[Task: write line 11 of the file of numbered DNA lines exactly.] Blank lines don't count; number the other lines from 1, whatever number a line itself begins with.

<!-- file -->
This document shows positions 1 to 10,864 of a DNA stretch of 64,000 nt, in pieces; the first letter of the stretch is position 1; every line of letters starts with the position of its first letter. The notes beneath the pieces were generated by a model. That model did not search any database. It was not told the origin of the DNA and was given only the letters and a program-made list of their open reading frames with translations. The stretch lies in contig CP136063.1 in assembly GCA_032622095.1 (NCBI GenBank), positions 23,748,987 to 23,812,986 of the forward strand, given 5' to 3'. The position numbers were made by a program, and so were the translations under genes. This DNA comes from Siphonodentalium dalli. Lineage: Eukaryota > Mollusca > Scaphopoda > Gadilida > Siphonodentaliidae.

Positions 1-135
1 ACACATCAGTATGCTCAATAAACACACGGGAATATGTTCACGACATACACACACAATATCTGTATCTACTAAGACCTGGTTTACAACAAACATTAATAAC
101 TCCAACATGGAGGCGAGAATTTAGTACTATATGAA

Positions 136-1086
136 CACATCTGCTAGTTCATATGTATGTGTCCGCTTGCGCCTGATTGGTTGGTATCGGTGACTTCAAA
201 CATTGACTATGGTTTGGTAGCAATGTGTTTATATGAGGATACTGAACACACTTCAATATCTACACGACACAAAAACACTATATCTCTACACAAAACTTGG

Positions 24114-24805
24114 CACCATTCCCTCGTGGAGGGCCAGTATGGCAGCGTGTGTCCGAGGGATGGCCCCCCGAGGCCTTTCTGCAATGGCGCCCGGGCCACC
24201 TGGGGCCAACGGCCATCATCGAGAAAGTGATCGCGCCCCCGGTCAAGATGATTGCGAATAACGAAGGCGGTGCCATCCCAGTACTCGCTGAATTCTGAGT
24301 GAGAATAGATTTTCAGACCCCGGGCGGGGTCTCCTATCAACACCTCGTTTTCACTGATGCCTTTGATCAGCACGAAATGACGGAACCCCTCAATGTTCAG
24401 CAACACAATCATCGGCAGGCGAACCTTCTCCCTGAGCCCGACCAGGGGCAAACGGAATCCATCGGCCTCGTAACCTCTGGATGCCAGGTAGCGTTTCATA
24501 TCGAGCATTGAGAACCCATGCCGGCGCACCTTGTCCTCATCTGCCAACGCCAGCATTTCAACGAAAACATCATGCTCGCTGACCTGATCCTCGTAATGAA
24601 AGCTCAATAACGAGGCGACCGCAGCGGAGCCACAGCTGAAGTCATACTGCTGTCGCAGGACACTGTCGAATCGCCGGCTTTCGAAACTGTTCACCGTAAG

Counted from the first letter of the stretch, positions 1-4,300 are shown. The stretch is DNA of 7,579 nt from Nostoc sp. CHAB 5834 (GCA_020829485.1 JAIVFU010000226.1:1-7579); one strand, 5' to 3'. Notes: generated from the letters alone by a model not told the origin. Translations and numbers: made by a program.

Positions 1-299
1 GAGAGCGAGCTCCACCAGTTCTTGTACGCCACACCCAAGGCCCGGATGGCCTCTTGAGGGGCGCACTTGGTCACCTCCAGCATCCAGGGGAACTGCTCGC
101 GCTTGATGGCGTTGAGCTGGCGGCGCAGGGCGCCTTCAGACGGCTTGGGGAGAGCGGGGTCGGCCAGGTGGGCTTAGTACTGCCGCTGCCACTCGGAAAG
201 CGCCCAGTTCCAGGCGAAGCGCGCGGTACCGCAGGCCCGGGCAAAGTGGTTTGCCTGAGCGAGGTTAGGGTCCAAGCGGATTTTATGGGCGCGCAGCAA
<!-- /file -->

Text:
24301 GAGAATAGATTTTCAGACCCCGGGCGGGGTCTCCTATCAACACCTCGTTTTCACTGATGCCTTTGATCAGCACGAAATGACGGAACCCCTCAATGTTCAG